But I stuck with treatment this time, because I was tired of my life being unstable, and I had a kid to stay alive for. I didn’t know what else to do. I had to try something.
After trying a lot of different horrible meds, I was finally put on a combination that didn’t make me feel like a disjointed, sleepy puppet from the dream dimensions. It actually made me feel better.
The first time I realized they were working correctly was when I got into a very stressful situation. I’d been in the same situation before, when I was unmedicated, and I’d reacted very badly. My anxiety, self-loathing, and other distress had swelled up in me until I couldn’t see; the only thing left in me were those feelings, and so they were all I had that could inform my actions. When you feel like that, you can’t behave in healthy ways. You want to destroy yourself so that you don’t feel like that anymore.
However, with the medication, I was in control, and not my emotions. I was still upset, yes, but my feelings didn’t send me skidding into the walls off-kilter.
That’s when I realized I’d never actually lacked self-control. My brain just worked differently than most people’s, and pretty much anyone would have acted the same way if they’d felt like I had when I’d done those self-destructive things. This was probably the most amazing self-realization of my life.
Some people might still think I’m weak—Donald Trump maybe would think he’d be able to go through what I’ve gone through, and still be his pompous, egotistical self. And maybe I am more susceptible to PTSD than others, because of my bipolar or for some other reason. I don’t know.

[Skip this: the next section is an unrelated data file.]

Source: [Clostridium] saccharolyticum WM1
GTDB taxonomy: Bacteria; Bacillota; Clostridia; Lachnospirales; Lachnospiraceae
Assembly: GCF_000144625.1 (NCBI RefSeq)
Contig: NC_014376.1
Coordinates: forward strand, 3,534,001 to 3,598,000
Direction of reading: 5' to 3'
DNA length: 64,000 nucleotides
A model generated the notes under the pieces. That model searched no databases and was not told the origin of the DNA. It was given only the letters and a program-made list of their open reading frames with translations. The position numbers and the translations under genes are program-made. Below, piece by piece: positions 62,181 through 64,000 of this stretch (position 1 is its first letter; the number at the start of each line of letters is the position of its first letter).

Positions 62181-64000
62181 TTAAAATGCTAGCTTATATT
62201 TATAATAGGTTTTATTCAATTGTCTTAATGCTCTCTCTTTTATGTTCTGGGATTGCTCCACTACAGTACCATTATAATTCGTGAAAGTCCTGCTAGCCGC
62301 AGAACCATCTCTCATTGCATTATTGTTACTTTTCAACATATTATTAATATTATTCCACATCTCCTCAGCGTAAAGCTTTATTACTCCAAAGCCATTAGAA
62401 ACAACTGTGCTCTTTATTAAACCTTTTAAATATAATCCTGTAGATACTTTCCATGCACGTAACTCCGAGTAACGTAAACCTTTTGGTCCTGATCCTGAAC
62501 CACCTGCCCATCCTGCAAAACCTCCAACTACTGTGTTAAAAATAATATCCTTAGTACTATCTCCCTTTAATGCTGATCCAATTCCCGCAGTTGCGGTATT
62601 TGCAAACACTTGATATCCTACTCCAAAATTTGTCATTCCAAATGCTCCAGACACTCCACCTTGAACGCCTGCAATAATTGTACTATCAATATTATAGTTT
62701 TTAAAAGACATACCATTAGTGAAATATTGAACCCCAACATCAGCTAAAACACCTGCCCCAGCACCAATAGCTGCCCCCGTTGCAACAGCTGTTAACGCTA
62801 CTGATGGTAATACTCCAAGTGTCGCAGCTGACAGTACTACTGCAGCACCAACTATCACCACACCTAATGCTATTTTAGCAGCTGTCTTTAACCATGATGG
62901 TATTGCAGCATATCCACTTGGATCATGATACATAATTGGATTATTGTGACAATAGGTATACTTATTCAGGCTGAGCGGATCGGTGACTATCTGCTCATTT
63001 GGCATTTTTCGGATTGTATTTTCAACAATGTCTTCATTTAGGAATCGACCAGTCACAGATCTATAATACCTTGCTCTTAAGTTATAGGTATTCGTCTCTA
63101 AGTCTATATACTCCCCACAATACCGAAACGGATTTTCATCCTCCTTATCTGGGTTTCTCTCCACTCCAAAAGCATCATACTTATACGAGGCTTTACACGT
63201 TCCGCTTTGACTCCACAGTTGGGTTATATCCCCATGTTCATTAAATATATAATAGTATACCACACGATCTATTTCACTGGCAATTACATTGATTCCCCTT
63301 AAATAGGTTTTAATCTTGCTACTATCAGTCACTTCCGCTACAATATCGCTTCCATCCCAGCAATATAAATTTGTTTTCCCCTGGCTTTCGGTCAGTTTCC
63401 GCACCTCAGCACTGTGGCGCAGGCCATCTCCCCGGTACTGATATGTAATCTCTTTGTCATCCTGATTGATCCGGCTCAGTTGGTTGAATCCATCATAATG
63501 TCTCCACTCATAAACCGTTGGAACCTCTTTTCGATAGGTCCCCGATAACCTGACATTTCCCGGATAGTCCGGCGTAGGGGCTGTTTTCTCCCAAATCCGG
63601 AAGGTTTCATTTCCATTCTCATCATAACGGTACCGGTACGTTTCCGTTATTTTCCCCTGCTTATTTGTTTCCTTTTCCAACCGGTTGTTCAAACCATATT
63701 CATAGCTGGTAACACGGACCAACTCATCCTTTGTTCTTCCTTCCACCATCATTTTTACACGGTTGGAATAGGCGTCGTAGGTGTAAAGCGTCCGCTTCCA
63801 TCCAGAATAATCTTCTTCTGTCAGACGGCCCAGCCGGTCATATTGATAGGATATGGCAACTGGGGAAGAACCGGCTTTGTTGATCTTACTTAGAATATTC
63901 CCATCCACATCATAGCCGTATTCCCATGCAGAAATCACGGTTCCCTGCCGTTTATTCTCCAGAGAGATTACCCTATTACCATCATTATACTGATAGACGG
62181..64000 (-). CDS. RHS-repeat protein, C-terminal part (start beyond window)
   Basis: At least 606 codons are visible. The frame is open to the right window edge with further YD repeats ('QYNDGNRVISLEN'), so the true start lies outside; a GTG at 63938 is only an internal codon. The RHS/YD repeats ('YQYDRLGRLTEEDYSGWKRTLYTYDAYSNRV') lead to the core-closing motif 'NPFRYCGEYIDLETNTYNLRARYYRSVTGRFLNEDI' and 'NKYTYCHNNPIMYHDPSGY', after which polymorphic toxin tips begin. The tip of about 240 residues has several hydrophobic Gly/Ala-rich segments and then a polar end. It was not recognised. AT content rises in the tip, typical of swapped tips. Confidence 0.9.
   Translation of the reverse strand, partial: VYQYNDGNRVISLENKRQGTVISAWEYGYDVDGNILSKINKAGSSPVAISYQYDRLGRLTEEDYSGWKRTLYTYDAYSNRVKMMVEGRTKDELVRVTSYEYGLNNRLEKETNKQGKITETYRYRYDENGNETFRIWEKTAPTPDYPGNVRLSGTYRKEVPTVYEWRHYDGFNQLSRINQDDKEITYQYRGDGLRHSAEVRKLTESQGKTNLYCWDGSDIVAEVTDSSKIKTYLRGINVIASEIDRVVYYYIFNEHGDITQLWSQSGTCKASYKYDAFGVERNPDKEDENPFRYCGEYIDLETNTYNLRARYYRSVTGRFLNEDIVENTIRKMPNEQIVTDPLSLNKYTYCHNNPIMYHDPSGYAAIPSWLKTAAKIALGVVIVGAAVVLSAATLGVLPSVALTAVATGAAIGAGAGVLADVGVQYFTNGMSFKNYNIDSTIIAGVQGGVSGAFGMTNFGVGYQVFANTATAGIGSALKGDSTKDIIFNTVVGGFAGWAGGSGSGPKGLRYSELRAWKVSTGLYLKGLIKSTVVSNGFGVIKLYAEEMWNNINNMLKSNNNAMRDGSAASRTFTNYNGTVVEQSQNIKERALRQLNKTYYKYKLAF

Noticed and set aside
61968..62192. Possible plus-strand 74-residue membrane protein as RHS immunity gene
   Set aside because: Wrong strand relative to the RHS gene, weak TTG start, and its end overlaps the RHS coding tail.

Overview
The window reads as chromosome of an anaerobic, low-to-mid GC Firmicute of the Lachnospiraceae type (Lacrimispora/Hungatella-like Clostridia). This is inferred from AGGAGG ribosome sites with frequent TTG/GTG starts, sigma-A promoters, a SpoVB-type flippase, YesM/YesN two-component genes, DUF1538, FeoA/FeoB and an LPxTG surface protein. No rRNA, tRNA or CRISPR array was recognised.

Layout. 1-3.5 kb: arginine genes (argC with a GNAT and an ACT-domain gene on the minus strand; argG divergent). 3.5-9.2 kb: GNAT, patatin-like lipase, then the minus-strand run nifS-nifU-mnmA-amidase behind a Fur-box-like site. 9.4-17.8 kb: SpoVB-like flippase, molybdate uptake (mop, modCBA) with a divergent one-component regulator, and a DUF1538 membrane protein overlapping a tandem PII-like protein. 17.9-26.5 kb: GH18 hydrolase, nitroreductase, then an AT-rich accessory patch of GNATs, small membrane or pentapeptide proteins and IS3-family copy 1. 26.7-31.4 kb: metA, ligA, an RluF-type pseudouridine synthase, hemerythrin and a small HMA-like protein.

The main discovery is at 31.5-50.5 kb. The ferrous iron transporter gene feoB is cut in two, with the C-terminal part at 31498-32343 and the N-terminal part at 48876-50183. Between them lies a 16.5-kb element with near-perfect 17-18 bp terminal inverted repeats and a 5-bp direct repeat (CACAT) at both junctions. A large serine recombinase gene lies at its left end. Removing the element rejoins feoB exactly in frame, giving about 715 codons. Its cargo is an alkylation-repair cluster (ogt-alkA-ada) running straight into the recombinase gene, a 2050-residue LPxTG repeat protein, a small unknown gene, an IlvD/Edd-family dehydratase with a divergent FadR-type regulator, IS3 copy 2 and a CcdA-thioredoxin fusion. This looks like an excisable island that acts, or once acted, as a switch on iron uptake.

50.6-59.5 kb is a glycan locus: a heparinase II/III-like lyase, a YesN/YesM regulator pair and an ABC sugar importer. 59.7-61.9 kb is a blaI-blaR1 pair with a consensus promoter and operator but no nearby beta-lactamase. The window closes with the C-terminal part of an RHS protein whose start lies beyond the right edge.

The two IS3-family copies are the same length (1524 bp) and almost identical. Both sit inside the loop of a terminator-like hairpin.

I was in the supermarket once and saw a young woman with no arms, using her bare feet to grab cups of yogurt from the cooler and put them in her cart. I tried not to stare, but it was pretty amazing to me. I’m sure it wasn’t amazing to her, though: it was just what she had to do, because she had no arms. No one with any scrap of insight would call that woman weak. I would even make the claim that nothing was wrong with her whatsoever. If she broke her ankle, it would probably affect her life more than it would someone who had arms, but that still doesn’t mean she’s weak. She’d just have to cope in different ways.
Those of us with neurodiversity and mental illness are not weak. We just have to learn to cope differently than other people. I actually think that my experiences have given me more self-knowledge, depth of character, compassion, and insight into the human condition than someone like Donald Trump will ever have. And that isn’t a disability: it’s a beautiful thing.

*I use the word “suffer” intentionally here. I would not use this word with any other sort of neurodiversity (and whether PTSD is truly a neurodiversity, I will leave others to argue, because I think each individual can choose for themselves how they want to identify). However, PTSD is unlike bipolar, ASD, schizophrenia, and other diagnoses that are an organic part of the brain. PTSD is caused by trauma, is preventable and, unlike those other diagnoses, has no component to it that I would call desirable (and yes, I think that neurodiversity can be a good thing, though there are some struggles that definitely go along with it).

Elizabeth Roderick is an author. Many of her books deal with neurodiversity and abuse issues.

Nightmare on Query Street

NoQS 2016I’m finally dropping by again to mention I’m going to be a mentor in the awesome Nightmare on Query Street contest. If you haven’t heard of it, it’s a great way to get your query and first 250 words polished and in front of a slew of great agents. It’s for a wide range of genres: the only things not accepted are picture books and erotica. Check it out!